UF/IFAS Office of the Dean for Research
UF/IFAS Office of the Dean for Research
Quotes from Intern Alumni Survey
“This was a fantastic hands-on experience. I learn best from doing and I have never forgotten my time working on this project.”
“Research helps students actively engage in learning. It helped me find what I want to do after graduation.”
“This program provides great work experience and builds important connections with faculty and researchers.”
“It gives you valuable experience to help you get a job...I think employers are looking for first-hand experience you can’t get in a classroom.”
Examples of Past Experiences
- Cover Crops
By assisting with experimental design, undergraduate research interns gain a better appreciation of the scientific method as they determine how to rigorously test a hypothesis without exceeding space, time and budget constraints. Carlene Chase, an associate professor with the UF/IFAS Horticultural Sciences Department, involved her intern in every step of a study aimed at developing improved cover-cropping techniques. The study is part of a large-scale project that Chase is leading on organic strawberry production, a sector that is experiencing rapid growth. After helping to plan the study, the intern followed through by planting seed, tracking cover crop growth, and assessing weed suppression provided by the cover crops. Through exposure to the realities of scientific research, interns supplement their classroom learning with valuable experience and practical skills, Chase said.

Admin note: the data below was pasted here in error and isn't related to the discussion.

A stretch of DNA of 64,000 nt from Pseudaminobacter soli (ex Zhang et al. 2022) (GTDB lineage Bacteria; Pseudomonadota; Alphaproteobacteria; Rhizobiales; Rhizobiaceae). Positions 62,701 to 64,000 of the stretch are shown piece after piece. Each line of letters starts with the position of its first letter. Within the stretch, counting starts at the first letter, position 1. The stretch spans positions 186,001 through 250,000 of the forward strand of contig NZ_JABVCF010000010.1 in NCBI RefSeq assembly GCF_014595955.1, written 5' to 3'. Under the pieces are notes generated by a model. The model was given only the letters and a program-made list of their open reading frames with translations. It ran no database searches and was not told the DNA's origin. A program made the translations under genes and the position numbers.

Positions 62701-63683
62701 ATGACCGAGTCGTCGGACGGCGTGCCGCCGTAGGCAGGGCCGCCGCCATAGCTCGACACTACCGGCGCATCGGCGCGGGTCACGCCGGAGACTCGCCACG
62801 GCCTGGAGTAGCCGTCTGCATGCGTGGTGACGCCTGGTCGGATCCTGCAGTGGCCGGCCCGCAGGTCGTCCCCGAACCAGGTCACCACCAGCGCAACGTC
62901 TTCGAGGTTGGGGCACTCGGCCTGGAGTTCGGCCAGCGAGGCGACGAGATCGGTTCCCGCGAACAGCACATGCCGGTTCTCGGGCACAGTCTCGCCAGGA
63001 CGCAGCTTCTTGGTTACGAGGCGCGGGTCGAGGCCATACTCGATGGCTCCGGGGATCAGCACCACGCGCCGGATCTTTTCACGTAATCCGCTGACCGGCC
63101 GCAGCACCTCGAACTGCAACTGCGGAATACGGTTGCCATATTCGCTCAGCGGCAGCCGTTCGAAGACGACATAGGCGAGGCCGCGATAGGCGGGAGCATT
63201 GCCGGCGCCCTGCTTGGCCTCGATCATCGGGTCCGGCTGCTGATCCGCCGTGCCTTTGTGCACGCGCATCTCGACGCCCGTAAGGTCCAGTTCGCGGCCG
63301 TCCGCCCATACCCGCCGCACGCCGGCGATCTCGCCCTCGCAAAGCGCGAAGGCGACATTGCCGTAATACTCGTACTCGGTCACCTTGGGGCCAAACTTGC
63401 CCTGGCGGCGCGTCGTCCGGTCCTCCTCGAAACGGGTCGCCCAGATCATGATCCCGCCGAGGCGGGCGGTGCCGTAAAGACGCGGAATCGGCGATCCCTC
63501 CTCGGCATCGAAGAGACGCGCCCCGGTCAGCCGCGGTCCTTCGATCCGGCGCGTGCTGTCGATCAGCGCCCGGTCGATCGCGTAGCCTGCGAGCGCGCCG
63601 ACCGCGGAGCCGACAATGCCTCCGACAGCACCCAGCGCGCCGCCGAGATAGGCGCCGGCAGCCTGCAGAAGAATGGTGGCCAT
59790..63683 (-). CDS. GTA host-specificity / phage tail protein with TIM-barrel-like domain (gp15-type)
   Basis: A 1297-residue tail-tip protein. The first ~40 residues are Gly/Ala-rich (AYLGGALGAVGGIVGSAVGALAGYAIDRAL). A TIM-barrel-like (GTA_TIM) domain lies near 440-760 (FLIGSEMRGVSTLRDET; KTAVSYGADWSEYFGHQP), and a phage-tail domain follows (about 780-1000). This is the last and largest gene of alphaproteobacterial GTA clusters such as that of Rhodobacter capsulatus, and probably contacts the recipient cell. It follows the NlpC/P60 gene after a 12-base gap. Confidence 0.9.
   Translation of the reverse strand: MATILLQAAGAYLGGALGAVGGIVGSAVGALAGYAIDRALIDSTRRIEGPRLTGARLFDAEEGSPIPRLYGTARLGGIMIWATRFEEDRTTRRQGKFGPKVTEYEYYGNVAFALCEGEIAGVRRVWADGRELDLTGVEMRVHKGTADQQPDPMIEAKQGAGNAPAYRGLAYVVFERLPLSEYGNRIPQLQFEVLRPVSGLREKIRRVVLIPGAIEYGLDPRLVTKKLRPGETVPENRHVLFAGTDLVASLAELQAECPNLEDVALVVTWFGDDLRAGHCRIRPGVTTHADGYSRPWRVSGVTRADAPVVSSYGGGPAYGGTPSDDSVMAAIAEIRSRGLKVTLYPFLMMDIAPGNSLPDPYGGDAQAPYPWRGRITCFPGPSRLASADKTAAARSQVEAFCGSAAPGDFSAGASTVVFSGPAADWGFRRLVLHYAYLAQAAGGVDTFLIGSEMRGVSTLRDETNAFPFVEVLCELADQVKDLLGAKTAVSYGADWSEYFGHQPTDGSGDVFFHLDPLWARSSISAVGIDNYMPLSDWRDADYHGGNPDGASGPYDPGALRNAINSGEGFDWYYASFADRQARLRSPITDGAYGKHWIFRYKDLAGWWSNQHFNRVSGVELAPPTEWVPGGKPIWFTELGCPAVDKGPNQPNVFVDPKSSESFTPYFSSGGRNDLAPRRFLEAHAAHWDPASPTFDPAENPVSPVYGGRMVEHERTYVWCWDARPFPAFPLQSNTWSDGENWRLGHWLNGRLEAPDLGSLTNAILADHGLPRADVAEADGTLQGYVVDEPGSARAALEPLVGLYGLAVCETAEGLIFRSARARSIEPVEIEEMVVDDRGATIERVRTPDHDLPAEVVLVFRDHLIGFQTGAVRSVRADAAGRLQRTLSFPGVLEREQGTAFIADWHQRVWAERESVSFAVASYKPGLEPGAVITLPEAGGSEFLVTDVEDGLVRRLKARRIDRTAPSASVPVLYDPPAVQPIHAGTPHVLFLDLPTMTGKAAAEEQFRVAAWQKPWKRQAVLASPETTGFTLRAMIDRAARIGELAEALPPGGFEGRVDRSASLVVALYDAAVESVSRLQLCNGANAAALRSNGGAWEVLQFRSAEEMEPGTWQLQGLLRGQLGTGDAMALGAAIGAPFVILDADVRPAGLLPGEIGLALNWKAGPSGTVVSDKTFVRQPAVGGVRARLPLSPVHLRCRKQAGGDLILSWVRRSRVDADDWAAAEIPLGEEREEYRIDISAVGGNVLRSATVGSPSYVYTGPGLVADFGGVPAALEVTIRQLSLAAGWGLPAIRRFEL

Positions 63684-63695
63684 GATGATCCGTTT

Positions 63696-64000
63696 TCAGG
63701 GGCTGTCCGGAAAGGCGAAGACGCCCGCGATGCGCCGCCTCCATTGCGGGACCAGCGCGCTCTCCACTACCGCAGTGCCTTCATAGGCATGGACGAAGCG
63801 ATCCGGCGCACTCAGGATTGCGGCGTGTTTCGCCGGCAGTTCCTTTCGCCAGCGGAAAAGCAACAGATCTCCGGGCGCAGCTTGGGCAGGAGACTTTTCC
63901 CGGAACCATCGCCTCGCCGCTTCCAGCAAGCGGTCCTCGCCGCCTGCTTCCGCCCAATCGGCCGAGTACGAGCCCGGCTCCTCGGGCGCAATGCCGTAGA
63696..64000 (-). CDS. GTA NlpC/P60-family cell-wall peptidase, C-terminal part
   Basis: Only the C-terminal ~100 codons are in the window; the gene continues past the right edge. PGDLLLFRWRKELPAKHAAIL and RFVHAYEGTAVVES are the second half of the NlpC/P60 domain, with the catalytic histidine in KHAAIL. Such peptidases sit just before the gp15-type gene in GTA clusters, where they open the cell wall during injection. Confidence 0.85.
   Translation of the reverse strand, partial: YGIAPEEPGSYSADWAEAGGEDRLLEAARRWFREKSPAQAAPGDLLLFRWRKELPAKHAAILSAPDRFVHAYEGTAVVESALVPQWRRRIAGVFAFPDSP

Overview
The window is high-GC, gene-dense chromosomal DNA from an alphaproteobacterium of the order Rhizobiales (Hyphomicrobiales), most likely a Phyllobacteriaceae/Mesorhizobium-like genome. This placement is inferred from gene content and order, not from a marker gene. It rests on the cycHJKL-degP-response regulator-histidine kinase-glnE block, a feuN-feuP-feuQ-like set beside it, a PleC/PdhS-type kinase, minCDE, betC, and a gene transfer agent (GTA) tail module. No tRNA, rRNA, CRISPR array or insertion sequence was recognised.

- Extreme Microbes